Behavioural Science
Joint Versus Individual Incentives

It’s no secret that creating incentives is one of the most popular tools for trying to change behavior. But how about trying to change the behavior of not just an individual, but a large group of people? It may seem as though it would be harder to change the behavior of a group of people rather than just a single person, but that may not be accurate. A new study this month by the Behavioral Insights Team (BIT) showed that group incentives were more effective than individual incentives.

Within a school setting, the research team split students into three sections: a control condition, an individual incentive section, and a group incentive section. The goal was to use an incentive to improve grades amongst students.

Those in the individual incentive group were told that they would receive a 20% grade increase, only if they passed the exam and had a perfect attendance rate for that week. The same was told to students in the group incentive, but with an added twist; they would only receive the 20% increase if all students in the group passed the exam and had perfect attendance.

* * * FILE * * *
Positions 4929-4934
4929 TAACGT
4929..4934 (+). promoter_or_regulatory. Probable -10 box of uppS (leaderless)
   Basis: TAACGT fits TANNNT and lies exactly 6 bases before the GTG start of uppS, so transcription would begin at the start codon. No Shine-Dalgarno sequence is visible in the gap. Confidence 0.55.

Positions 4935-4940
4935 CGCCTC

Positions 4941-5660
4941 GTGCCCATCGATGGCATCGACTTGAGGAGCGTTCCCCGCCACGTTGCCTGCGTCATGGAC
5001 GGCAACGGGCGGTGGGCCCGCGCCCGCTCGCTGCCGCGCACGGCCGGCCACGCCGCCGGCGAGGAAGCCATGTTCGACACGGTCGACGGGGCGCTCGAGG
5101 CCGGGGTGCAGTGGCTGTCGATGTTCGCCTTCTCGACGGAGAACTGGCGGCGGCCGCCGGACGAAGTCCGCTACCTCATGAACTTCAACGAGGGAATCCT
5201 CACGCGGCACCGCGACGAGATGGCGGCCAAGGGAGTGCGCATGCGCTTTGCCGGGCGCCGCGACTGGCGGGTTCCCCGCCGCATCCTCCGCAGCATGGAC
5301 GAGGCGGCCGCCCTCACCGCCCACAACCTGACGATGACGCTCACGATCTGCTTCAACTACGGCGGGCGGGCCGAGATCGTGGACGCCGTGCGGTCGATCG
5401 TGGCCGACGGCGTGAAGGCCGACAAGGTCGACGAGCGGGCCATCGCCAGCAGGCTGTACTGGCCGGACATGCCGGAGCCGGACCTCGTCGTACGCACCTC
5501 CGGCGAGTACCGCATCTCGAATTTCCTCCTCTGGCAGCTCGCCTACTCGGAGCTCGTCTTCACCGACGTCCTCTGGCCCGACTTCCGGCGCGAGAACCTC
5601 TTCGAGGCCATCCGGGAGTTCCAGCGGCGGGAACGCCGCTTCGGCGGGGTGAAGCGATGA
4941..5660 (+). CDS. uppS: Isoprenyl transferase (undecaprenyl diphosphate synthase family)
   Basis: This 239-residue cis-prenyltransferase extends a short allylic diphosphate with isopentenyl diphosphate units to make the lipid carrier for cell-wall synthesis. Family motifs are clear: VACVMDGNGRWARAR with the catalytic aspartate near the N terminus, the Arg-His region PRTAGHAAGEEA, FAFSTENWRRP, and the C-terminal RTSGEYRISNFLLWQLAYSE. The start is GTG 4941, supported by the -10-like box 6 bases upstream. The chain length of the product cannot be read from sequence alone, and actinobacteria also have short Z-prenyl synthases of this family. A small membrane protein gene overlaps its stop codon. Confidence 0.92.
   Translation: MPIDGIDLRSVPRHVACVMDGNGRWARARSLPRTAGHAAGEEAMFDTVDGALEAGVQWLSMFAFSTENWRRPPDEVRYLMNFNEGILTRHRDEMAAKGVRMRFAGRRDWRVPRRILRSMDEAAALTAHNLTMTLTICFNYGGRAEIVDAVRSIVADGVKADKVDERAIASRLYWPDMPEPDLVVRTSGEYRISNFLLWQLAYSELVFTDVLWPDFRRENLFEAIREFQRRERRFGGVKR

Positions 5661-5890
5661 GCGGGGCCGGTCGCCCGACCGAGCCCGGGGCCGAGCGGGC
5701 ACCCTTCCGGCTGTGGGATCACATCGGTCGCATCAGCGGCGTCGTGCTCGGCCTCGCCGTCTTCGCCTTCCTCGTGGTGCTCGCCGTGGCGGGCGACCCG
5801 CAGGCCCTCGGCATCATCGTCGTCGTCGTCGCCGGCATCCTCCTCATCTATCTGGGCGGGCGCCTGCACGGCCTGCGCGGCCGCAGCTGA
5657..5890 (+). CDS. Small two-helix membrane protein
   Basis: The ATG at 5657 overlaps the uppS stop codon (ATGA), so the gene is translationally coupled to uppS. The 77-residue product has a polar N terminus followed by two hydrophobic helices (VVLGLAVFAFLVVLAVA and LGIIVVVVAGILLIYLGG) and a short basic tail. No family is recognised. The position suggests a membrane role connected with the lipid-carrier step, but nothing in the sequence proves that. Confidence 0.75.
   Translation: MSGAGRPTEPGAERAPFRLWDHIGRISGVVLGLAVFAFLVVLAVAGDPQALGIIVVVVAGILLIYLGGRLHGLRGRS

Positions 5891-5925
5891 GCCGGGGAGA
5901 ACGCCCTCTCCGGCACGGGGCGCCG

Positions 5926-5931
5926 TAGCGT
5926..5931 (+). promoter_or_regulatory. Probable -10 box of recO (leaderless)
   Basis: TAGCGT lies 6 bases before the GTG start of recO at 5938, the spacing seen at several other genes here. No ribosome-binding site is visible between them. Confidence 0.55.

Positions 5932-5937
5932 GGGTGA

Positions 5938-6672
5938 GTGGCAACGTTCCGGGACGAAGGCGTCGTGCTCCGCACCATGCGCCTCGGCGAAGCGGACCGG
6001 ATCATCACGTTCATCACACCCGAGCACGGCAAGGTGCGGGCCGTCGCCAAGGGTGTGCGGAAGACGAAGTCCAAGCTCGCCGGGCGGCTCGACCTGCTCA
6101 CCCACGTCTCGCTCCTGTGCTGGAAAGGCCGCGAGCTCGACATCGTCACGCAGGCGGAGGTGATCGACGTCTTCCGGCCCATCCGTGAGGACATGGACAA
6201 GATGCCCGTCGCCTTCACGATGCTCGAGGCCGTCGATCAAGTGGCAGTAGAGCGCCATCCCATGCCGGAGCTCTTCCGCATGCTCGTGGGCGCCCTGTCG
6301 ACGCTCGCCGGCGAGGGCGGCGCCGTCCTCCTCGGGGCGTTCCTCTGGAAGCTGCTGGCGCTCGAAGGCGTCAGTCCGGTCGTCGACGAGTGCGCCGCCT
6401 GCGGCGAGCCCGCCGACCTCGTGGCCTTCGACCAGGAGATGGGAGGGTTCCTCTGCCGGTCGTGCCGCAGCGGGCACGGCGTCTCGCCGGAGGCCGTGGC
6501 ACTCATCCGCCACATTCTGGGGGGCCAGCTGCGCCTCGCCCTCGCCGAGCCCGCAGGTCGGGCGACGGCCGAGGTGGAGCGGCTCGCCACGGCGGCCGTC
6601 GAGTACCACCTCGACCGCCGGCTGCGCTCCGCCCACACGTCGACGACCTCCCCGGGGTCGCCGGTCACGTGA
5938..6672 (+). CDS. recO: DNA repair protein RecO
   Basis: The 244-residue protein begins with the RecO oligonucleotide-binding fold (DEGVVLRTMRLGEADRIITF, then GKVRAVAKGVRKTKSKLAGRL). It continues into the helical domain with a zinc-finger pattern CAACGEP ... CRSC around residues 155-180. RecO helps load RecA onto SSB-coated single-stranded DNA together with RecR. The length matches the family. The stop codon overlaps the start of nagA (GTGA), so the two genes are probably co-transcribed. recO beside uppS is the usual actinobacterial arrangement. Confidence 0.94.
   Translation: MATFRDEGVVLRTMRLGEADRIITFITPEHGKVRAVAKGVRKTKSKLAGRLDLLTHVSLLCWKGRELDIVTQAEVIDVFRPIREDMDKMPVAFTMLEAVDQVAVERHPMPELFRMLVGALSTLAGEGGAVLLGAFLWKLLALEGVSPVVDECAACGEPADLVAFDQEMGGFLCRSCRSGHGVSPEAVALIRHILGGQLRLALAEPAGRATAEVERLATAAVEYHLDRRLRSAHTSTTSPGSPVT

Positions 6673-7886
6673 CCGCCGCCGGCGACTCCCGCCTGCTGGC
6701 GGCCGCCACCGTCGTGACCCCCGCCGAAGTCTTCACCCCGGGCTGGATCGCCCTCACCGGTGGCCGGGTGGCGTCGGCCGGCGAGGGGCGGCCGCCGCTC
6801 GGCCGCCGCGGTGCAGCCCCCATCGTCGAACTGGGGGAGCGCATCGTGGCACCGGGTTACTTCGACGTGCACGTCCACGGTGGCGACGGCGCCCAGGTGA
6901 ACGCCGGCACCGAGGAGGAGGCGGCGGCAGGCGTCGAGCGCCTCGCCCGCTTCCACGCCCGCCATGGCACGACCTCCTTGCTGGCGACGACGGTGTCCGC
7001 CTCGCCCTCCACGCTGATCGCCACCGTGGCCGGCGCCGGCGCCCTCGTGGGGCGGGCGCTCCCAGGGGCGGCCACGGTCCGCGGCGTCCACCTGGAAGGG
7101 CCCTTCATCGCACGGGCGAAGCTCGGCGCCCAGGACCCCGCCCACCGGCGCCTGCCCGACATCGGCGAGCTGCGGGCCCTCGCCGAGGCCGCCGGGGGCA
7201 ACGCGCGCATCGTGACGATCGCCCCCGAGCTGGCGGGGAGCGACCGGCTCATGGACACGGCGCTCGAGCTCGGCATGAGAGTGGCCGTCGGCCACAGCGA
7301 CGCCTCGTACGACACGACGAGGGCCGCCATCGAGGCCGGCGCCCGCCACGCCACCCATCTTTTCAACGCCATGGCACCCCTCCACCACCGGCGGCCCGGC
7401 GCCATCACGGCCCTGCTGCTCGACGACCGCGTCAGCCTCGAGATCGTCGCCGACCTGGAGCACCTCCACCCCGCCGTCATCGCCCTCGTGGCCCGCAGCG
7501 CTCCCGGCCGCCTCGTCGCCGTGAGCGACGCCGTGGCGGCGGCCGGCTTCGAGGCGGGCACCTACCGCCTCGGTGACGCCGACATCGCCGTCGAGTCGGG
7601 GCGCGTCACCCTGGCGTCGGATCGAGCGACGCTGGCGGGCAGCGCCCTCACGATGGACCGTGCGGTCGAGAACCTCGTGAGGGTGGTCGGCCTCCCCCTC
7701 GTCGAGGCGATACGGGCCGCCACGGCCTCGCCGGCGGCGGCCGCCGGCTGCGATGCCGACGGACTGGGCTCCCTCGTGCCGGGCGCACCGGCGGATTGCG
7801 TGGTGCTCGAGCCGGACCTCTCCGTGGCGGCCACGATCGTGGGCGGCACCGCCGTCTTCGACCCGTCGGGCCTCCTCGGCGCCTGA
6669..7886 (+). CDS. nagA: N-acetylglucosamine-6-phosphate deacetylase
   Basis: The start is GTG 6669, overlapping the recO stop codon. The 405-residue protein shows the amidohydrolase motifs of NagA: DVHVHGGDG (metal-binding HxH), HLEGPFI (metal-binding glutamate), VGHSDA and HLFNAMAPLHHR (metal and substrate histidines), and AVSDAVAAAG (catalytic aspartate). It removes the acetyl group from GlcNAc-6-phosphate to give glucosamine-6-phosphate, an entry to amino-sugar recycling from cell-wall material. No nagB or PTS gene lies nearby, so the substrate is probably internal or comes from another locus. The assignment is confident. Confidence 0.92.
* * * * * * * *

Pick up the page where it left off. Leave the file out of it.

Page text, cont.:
Results showed that, on average, those in the group incentive section scored higher on their mid-terms compared to the control group. The researchers noted that this occurred due to peer monitoring, and that peer effects can be very influential particularly at this age group. The incentive also had spill-over effects, as these students also scored higher on their homework and midterm exams in other courses.

The individual incentive section showed no change in grades or attendance. While studies are ongoing in regards to this topic, BIT’s finding that group incentives resulted in higher performance could have major implications. Brands, for one, would be hard-pressed to ignore the potential effects that could be prevalent when creating incentives for a large group.

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